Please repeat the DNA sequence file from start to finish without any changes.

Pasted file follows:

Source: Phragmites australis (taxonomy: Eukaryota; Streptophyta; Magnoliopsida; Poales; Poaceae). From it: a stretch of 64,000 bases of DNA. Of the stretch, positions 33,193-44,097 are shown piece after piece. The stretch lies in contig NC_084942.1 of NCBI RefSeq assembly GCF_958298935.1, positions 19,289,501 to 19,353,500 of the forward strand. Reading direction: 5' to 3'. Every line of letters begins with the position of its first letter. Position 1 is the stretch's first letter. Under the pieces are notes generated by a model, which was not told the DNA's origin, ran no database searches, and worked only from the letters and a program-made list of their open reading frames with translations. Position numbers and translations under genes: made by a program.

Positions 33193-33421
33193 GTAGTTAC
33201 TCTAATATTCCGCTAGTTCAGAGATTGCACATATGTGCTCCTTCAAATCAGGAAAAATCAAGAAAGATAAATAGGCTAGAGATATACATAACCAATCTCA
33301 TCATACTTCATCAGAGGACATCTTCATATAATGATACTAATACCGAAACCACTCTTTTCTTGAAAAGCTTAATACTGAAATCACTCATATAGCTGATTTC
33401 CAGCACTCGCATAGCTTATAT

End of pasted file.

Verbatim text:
Source: Phragmites australis (taxonomy: Eukaryota; Streptophyta; Magnoliopsida; Poales; Poaceae). From it: a stretch of 64,000 bases of DNA. Of the stretch, positions 33,193-44,097 are shown piece after piece. The stretch lies in contig NC_084942.1 of NCBI RefSeq assembly GCF_958298935.1, positions 19,289,501 to 19,353,500 of the forward strand. Reading direction: 5' to 3'. Every line of letters begins with the position of its first letter. Position 1 is the stretch's first letter. Under the pieces are notes generated by a model, which was not told the DNA's origin, ran no database searches, and worked only from the letters and a program-made list of their open reading frames with translations. Position numbers and translations under genes: made by a program.

Positions 33193-33421
33193 GTAGTTAC
33201 TCTAATATTCCGCTAGTTCAGAGATTGCACATATGTGCTCCTTCAAATCAGGAAAAATCAAGAAAGATAAATAGGCTAGAGATATACATAACCAATCTCA
33301 TCATACTTCATCAGAGGACATCTTCATATAATGATACTAATACCGAAACCACTCTTTTCTTGAAAAGCTTAATACTGAAATCACTCATATAGCTGATTTC
33401 CAGCACTCGCATAGCTTATAT